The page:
In 2018, the number of professional driving schools in Japan dropped below 1200, meaning that there are now less than 15,000 qualified driving instructors in the country of 128 million people, and those numbers are continuing to drop.
By comparison, the United Kingdom, with a population of 70 million, has around 47,000 approved driving instructors on the register and the US has nearly 120,000 to service its population of 327 million.
By 2025, it is expected that another 100 Japanese driving school will close. In this article, we will be looking at why the number of people seeking to learn to drive in Japan is in freefall by comparison with other countries.
According to the National Police Agency’s latest statistics, as many as 82.26 million people held driver’s licenses in Japan in 2017. Of those drivers, 18.18 million, or 22.1 percent, were 65 or older.
Japan’s aging population is driving down the number of people seeking to learn to drive. There is also a shift toward living in the city as opposed to living in the country. Those in the country traditionally needed cars to travel around as Japan’s travel infrastructure was mainly concentrated around urban centers.
That demographic has now shifted, with travel infrastructures, such as high-speed rail, increasingly connecting even the most rural parts of Japan and many Japanese citizens abandoning the countryside for the cities in order to find work.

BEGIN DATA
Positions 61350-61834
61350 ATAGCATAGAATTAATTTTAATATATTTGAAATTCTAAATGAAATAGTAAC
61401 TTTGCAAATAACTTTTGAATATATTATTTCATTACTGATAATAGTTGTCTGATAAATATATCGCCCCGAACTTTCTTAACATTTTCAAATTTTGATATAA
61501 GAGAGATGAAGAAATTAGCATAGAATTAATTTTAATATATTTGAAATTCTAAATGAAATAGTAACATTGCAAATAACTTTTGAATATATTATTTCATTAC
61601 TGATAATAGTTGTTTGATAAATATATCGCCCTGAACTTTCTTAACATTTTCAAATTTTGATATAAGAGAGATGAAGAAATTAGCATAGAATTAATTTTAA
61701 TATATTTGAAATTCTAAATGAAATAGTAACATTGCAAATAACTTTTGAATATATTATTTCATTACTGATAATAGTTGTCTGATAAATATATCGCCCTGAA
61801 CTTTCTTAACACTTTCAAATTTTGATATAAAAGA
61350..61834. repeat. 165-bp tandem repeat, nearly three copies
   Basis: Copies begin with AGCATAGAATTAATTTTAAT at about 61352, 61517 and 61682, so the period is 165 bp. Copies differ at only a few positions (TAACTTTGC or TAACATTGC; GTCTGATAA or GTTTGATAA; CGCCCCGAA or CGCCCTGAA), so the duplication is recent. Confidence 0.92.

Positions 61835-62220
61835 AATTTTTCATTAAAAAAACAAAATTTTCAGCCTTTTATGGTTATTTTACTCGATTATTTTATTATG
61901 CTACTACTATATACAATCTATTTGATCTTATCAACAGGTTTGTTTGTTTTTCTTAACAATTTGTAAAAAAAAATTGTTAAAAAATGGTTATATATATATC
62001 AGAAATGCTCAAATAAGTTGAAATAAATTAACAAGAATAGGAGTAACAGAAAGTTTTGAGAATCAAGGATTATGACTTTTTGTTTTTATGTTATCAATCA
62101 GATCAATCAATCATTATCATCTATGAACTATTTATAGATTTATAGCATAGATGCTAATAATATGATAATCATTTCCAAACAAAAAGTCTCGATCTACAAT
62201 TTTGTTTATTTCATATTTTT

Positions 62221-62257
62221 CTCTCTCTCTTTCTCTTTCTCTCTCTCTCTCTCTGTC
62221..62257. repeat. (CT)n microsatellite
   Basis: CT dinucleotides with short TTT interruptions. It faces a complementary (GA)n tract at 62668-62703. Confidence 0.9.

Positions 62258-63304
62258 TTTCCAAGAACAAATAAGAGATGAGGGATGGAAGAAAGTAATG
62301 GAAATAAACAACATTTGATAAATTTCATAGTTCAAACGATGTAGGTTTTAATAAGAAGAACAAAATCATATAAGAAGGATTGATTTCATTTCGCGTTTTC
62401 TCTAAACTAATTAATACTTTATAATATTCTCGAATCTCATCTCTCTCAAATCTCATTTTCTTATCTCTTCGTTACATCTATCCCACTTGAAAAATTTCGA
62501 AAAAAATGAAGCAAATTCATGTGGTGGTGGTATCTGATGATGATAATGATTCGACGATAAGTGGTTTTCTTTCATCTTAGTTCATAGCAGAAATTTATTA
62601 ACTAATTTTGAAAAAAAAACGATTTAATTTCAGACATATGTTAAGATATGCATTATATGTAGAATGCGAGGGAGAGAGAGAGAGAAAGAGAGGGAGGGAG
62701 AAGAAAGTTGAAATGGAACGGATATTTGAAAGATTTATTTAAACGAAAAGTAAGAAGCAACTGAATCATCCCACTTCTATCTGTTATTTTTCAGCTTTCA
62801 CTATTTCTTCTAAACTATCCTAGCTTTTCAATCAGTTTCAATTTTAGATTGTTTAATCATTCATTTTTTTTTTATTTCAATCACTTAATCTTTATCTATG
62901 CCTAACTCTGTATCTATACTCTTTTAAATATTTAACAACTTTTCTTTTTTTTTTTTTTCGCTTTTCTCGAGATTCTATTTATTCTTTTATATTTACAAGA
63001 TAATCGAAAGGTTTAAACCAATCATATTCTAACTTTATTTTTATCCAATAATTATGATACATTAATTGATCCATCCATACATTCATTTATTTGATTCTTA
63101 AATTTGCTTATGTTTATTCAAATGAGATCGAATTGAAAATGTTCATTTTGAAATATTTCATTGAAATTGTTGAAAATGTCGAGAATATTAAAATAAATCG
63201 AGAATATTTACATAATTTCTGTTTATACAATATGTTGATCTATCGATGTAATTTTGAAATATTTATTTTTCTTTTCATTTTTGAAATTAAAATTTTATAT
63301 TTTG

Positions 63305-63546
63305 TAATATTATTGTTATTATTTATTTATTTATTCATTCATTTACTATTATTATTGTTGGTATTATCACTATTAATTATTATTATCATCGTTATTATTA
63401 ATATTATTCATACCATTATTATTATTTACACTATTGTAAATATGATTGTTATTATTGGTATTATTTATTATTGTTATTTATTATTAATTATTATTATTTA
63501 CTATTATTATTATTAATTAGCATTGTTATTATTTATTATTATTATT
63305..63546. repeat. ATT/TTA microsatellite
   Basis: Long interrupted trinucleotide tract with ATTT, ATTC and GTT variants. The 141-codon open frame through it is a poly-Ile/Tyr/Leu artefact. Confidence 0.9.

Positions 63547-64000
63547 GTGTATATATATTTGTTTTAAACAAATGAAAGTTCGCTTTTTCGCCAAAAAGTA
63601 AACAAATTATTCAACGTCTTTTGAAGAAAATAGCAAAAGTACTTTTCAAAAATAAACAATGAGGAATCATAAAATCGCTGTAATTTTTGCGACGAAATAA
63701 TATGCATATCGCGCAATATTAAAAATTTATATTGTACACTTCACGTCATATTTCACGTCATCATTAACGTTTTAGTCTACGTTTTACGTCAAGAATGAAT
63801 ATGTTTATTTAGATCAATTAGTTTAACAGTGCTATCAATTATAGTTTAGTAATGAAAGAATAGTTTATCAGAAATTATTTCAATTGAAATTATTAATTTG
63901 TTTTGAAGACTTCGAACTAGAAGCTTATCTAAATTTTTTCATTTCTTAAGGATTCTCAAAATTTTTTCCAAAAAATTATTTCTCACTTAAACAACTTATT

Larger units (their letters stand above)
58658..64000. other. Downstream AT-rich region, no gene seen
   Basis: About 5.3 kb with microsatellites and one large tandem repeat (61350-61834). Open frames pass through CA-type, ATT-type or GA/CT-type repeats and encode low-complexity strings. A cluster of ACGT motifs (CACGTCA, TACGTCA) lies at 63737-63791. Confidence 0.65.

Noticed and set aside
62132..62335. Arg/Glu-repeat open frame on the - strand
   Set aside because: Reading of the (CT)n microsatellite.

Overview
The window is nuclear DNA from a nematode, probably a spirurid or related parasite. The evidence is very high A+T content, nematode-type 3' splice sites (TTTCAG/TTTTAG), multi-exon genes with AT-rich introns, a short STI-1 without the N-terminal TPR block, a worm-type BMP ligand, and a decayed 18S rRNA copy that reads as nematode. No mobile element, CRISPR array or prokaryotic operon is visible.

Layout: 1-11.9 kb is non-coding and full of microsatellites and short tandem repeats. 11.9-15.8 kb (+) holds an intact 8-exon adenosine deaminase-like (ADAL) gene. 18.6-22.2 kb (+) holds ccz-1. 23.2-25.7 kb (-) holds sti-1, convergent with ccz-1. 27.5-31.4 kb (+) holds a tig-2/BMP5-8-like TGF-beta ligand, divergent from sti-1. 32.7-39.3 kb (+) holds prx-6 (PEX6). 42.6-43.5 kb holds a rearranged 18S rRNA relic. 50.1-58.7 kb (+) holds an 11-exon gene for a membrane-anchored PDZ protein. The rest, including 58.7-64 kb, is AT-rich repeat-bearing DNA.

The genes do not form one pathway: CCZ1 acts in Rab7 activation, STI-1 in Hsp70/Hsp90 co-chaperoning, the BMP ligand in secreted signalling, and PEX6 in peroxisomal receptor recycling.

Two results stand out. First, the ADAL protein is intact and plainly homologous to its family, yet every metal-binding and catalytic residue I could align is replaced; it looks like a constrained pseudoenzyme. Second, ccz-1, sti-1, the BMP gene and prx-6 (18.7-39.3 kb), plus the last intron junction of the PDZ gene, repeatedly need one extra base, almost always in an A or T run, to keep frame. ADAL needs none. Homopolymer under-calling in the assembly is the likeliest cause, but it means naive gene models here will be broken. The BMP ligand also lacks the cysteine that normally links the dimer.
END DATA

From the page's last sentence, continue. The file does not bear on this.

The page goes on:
As the population in Japan’s largest cities continues to grow, the youngest generation, those who are traditionally looking to earn their driving license, are abandoning road transport in favor of taking advantage of other methods of travel.
Underground and overground rail are replacing driving as the most commonly used methods of transport in many Japanese cities because of a combination of both excellent rail infrastructure and the lack of the space needed to store or even park a car.
Carbon Taxation and Congestion Charges
In a similar manner to London. Many of Japan’s largest cities are making increasing efforts to dissuade people from driving in urban centers by introducing no-drive zones, carbon taxation on certain models of vehicle and congestion charges in city centers.
These measures, driven by a combination of restricted space, environmental concerns, and air pollution concerns, have largely driven drivers away from the center of cities like Yokohama, Tokyo, and Osaka.
Green measures, combined with demographic changes, and increasingly effective non-road travel infrastructure have driven down the need for a driving license because cars are becoming increasingly irrelevant.
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At Northwest, you can expect to find outstanding classes, both on campus and behind the wheel, that are engaging, fact-filled, entertaining and geared toward success. We make no bones about it, we believe that Northwest provides the best driving lessons in Las Vegas, no matter your age or background. We are proud of the fact that 98% of our students pass their test on the first try. Call us at (702) 403-1592 to start your driving adventure with one of our expert instructors.
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